If you want to know the names of people in Tennessee who have permits to carry concealed weapons ... or the folks who contributed their money in support of California's ballot measure to ban gay marriage ... the answers are just a few keystrokes away.

And that's too close for comfort, some privacy law experts say.

To some, it's all about the public's right to know. But for others, it's too much information. Transparency, they say, can lead to intimidation, harassment and even death threats.

Increased listing of public information by political activists and media organizations has led some to question whether posting data made public through state campaign finance disclosure laws and other methods exceeds the public's right to know.

Some also fear that the burgeoning pool of public information will ultimately discourage people from participating in the political process — precisely what the regulations were intended to promote.

In Memphis, Tenn., executives at the daily newspaper The Commercial Appeal said they received as many as 600 e-mails per day and dozens of phone calls after they posted a database on their Web site that listed every resident who has a permit to carry a concealed weapon in the state.

"Maps to [the executives'] houses, with ominous warnings, had been posted online," Commercial Appeal Editor Chris Peck wrote in an article defending the newspaper's decision.

Peck, who did not respond to numerous requests for comment, cited public safety as a key reason the newspaper decided to produce the database.

"It's a tiny bit of local information, and we're in that business of gathering and distributing local information," Peck wrote. " … But there isn't much room to go back on this mixing of news in print with data online. If it's not The Commercial Appeal doing this, then it will be Google or a hundred Web sites."

One such Web site, eightmaps.com, provides a "mash-up" of a Google map and the names and ZIP codes of people who donated to California's Proposition 8 ballot measure. In some cases, even the donor's employer is provided.

Several supporters of Prop 8 told FOXNews.com last month that they expected harassment to continue after a federal judge denied a request to keep private the names of donors to the initiative. One donor who gave $30,000 to support the measure recalled a voicemail he received saying, "What goes around comes around, and now you're going to experience the comes around part."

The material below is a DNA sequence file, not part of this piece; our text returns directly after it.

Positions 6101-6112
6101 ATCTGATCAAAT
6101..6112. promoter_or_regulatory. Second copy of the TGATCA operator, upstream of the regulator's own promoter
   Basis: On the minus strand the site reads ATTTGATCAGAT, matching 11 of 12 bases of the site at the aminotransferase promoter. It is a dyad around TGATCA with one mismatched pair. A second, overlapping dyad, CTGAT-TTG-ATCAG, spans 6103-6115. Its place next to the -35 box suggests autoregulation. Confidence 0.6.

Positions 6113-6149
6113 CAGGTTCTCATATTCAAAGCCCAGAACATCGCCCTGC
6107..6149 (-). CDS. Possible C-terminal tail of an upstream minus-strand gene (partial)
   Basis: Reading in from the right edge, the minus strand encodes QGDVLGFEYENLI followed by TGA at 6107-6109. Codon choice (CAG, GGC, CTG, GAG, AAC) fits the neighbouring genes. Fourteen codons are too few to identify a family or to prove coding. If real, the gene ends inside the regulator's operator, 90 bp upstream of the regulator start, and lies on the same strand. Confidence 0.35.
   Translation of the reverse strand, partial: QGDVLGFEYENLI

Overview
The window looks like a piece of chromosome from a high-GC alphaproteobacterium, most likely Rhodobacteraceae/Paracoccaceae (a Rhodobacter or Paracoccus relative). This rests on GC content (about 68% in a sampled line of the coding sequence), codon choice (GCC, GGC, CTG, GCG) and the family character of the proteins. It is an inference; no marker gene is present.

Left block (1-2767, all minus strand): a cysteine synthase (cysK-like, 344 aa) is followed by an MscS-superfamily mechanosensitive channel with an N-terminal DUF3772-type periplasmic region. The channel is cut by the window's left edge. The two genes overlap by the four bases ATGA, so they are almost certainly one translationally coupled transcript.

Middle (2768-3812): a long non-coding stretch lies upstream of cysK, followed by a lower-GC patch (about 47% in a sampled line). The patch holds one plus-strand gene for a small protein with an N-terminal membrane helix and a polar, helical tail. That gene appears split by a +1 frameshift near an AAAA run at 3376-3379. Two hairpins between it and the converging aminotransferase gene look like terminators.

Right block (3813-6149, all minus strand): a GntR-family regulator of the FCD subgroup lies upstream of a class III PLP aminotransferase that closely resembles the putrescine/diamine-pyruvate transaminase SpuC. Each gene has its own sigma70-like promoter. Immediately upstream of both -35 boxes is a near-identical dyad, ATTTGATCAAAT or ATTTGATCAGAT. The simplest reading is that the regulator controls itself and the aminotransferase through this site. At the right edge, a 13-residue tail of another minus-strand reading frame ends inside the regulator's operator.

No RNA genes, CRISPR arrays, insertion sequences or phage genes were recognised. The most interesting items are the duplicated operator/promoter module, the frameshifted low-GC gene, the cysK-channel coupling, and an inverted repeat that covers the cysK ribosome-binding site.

Some legal experts say they expect hundreds of Web sites like eightmaps.com to appear, and that federal legislation will be needed to control the mining of public data.

"Just because it's public information doesn't mean it should be aggregated and shared. This is a problem," Dr. Anita Allen, a professor of law and philosophy at the University of Pennsylvania, told FOXNews.com.

Allen said she could envision lawsuits arising from the Commercial Appeal's database. While the information listed is indeed public, she said, it's scattered in various public sources, giving it "practical obscurity."

"If you can show a direct, causal link between the posting of that data on the Web site and a crime, I could imagine liability," she said. "If I were a personal injury lawyer, I would consider accepting such a case."

John Harris, executive director of the Tennessee Firearms Association, said no instances of threats or intimidation have been reported by his members in connection with the newspaper's database, but he cited a "tremendous" amount of anti-gun owner activity on local blogs.

"The public disclosure is clearly driven for either intimidation purposes or as a general deterrent, saying unless you don't want to see your name, don't get a gun permit," Harris told FOXNews.com. "Is it more destructive than relevant?"

The potential for harm has led State Sen. Mark Norris to introduce a bill that would make it illegal to disclose the names of people who have permits to carry concealed weapons.

"This is going to be a catalyst, at least in Tennessee, to force the passage of legislation to make this information confidential and protected," Harris, a Republican, said. "We feel certain the state Senate will pass it quickly."

But some privacy law experts say that a "true threat" must be established for such a site to be held liable, and they cite a Ninth Circuit Court of Appeals decision in 2002 that shut down the Nuremberg Files, a Web site that published the names, addresses and telephone numbers of abortion providers.

"Absent that, publishers are free to republish public information," said Chris Jay Hoofnagle, director of the Berkeley Center for Law & Technology's information privacy programs. "If it appears in the public record, courts will likely not intervene."

Hoofnagle continued, "This is the modern problem of public records. They are public, but they exist in practical obscurity. It's much like how music companies didn't foresee that consumers would rip CDs. It was thought that their sheer size would make ripping CDs impractical. Something similar happened with public records."

Despite calls since 2002 by privacy experts like George Washington University Law School Professor Daniel Solove to analyze the constitutionality of public record systems and problematic digital biographies, the problem remains largely unabated, legal experts say.

"We need to rethink our notions of public versus private," Allen said. "Maybe we need to put a privacy cloak around even more public data. If you really want to attack this problem, you might want to think about a federal law about mining public data."